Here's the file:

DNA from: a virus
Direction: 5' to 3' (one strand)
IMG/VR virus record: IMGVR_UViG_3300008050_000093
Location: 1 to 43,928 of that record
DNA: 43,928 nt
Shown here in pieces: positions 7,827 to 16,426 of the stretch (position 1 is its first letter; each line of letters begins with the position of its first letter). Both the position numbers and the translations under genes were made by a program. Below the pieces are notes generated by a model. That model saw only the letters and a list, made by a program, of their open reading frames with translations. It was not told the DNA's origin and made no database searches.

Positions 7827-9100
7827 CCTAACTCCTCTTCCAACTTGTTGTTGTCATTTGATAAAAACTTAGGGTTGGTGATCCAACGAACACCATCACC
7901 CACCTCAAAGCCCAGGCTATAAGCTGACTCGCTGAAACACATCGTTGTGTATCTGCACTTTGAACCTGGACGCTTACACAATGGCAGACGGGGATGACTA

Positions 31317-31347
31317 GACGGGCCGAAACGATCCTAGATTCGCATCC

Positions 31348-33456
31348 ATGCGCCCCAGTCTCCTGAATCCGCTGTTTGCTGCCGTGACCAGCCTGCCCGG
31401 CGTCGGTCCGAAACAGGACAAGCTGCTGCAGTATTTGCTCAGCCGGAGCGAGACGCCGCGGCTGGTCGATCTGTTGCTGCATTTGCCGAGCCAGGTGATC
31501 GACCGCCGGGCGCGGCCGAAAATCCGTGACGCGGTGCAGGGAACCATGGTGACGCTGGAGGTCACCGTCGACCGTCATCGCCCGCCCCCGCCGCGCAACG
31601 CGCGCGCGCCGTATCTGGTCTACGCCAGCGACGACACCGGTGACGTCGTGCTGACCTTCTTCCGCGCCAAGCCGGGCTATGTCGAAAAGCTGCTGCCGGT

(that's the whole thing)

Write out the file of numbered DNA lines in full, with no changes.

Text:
DNA from: a virus
Direction: 5' to 3' (one strand)
IMG/VR virus record: IMGVR_UViG_3300008050_000093
Location: 1 to 43,928 of that record
DNA: 43,928 nt
Shown here in pieces: positions 7,827 to 16,426 of the stretch (position 1 is its first letter; each line of letters begins with the position of its first letter). Both the position numbers and the translations under genes were made by a program. Below the pieces are notes generated by a model. That model saw only the letters and a list, made by a program, of their open reading frames with translations. It was not told the DNA's origin and made no database searches.

Positions 7827-9100
7827 CCTAACTCCTCTTCCAACTTGTTGTTGTCATTTGATAAAAACTTAGGGTTGGTGATCCAACGAACACCATCACC
7901 CACCTCAAAGCCCAGGCTATAAGCTGACTCGCTGAAACACATCGTTGTGTATCTGCACTTTGAACCTGGACGCTTACACAATGGCAGACGGGGATGACTA

Positions 31317-31347
31317 GACGGGCCGAAACGATCCTAGATTCGCATCC

Positions 31348-33456
31348 ATGCGCCCCAGTCTCCTGAATCCGCTGTTTGCTGCCGTGACCAGCCTGCCCGG
31401 CGTCGGTCCGAAACAGGACAAGCTGCTGCAGTATTTGCTCAGCCGGAGCGAGACGCCGCGGCTGGTCGATCTGTTGCTGCATTTGCCGAGCCAGGTGATC
31501 GACCGCCGGGCGCGGCCGAAAATCCGTGACGCGGTGCAGGGAACCATGGTGACGCTGGAGGTCACCGTCGACCGTCATCGCCCGCCCCCGCCGCGCAACG
31601 CGCGCGCGCCGTATCTGGTCTACGCCAGCGACGACACCGGTGACGTCGTGCTGACCTTCTTCCGCGCCAAGCCGGGCTATGTCGAAAAGCTGCTGCCGGT